Battler and Beatrice leave me completely unsure what to think after what happened by the end. Battler’s character growth doesn’t really kick in until the final book in this large arc. Otherwise, he’s the same intelligent, logical, witty, and occasionally snarky opponent of Beatrice. After what happens, his entire worldview is flipped upside down and he loses all hope and belief in himself, even more so than the second arc and for very good reasons that I won’t get into. Beatrice, much like Battler, doesn’t really grow or show any new side until that point as well, revealing that she may have another angle to her games and why she is playing with Battler in particular. She’s shown in quite the abysmal and broken state, almost dead inside and wanting nothing more than the end to everything when she isn’t with Maria. Why exactly there is this change is only vaguely hinted at, including new mystery that is brought about who exactly she is to the family. But like with Battler, it’s not dived into as much as it could and should be. While these developments are great and leave me wanting more, it feels like a little bit more could have been explored with the two due to how vague and undefined things are left.
Throughout the storyline, there are new characters added in and old ones who get more focus and development. Kyrie takes a bigger role in the arc (not as much as Natsuhi, Eva, or Rosa disappointingly), as the intelligent one of the adults who’s trying to reason and figure out what is going on with Kinzou. We get insight into George and Jessica, seeing what they are willing to sacrifice when presented with a hard question and how they reached their conclusion. We bring in Kyrie’s sister, Kasumi, whose own arc and character shows her being rather similar to that of both Ange and Eva, despite her being the central villain for now. There’s the introduction of Gaap, a new demon added to Beatrice’s ranks that is far crueler and has more of a bloodlust than most of the others. The new characters and new dimensions added to already existing ones help bolster the manga excellently, leading to some of the most incredible and tension-filled scenes that the series ever had, like George and Jessica’s decisions towards the end of the second omnibus and Beatrice and Maria in the Golden Land.
Artwork for this story arc is brought to us by Soichiro, who would go on to draw Rose Guns Days, and the work is absolutely excellent here. Soichiro do a great job of drawing the scenes, capturing a vast range of emotion, expression, and body language that sells the harsh, warm, and brutal moments of the book. The big confrontation in the third omnibus between Beatrice and Battler when she shatters him is almost perfect in the looks and angles used. The only downfall comea in some spotty body posing (rubber spines on some of the ladies) and the weird costumes and outfits of the fantastical characters, like how Gaap’s outfit would probably only stay on due to her being a magical demon.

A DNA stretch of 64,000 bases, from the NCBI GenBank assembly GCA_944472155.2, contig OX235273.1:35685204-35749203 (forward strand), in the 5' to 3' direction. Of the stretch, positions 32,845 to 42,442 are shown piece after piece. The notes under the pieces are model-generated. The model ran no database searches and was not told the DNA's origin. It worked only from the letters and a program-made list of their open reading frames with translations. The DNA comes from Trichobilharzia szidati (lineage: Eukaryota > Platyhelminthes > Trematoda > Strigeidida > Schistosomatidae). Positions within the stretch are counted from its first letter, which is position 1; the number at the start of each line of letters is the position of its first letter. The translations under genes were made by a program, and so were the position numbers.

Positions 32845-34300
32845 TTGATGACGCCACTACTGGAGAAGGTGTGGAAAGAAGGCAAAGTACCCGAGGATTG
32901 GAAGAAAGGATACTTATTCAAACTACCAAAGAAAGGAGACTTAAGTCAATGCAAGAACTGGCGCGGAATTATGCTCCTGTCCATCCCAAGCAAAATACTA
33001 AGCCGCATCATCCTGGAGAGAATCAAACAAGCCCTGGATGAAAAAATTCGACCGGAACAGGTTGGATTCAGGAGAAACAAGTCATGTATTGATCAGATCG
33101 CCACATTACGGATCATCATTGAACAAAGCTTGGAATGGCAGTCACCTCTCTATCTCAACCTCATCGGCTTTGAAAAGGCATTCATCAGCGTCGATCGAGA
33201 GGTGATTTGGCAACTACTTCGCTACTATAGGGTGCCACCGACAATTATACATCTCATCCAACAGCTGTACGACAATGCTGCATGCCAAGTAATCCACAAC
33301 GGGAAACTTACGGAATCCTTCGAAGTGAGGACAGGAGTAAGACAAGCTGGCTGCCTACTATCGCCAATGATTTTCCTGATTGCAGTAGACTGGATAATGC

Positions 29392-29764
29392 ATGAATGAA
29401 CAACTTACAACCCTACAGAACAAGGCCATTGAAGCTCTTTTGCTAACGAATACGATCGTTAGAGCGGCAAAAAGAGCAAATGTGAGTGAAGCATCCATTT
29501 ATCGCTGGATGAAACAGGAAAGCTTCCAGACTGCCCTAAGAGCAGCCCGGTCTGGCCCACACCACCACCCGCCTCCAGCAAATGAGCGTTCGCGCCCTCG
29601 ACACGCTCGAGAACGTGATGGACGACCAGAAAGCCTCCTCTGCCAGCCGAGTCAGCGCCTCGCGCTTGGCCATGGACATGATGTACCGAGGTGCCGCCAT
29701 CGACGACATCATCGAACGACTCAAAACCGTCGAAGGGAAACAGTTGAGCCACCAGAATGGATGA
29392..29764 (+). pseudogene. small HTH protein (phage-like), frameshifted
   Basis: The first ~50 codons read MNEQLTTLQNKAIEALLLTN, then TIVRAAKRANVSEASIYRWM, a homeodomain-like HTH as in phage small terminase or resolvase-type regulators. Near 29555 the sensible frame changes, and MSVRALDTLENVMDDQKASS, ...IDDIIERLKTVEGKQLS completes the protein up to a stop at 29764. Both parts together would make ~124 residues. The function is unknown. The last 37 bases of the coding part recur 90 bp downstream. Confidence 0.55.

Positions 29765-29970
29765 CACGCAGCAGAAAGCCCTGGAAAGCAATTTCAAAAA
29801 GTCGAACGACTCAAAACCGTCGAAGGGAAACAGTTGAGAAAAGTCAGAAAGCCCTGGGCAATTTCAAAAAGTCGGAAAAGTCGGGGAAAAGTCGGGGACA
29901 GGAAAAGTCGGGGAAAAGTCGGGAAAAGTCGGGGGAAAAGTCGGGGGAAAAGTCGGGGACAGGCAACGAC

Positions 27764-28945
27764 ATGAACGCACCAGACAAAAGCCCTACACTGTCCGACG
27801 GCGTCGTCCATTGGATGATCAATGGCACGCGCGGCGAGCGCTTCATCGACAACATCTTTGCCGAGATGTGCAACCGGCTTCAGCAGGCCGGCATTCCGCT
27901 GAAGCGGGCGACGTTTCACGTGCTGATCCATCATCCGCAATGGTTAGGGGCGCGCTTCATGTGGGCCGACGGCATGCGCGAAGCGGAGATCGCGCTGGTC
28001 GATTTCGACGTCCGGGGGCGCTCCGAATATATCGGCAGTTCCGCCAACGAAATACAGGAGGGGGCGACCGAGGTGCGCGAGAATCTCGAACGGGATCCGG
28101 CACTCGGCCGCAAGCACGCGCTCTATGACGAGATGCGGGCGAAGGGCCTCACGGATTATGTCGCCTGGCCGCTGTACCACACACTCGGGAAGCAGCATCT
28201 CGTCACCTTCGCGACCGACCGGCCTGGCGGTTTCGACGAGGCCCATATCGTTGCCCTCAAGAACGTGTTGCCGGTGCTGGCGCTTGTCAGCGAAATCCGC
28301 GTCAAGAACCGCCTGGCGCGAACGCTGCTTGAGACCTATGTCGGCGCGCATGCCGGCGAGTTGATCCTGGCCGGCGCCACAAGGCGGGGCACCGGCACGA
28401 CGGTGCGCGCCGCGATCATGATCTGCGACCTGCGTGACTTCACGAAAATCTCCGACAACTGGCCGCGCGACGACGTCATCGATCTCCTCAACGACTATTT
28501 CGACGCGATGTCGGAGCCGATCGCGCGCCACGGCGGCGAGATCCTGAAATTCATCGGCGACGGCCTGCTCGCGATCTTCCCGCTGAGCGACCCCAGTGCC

The layouts are woven exceptionally together, where things never feel hard to follow, and along with and angles and panel position they make some of the scenes more dynamic. There’s also some creativity in the imagery to depict certain moments, like Beatrice and Battler’s final battle, that make moments that may have been dull in other series and exciting feast for the eyes. Outside of some occasional empty backgrounds and white voids (though they do work on occasion, like Beatrice’s final line), this is some fantastic artwork that really kicked an already great storyline up a notch.
Umineko: When They Cry Episode 4: Alliance of the Golden Witch was not only amazing, but managed to top the previous story arc in the level of character growth, surprises, and strong, engaging themes. The ongoing mysteries of the series are slowly becoming clearer, but more mysteries are piling on and the villains are slowly upping their game as the series progresses further and further. After the finale of this game, things are changed now and forever. Here’s hoping when we come back next year, End of the Golden Witch turns out to be just as amazing and jaw-dropping.
Umineko: When They Cry is available from Yen Press. Two other series by the same creator, Rose Guns Days and Higurashi: When They Cry, are also available from Yen Press. Currently, all of Episode 1-6 of Umineko are available in book form, with Episode 7 looking to release its first volume in December 2017.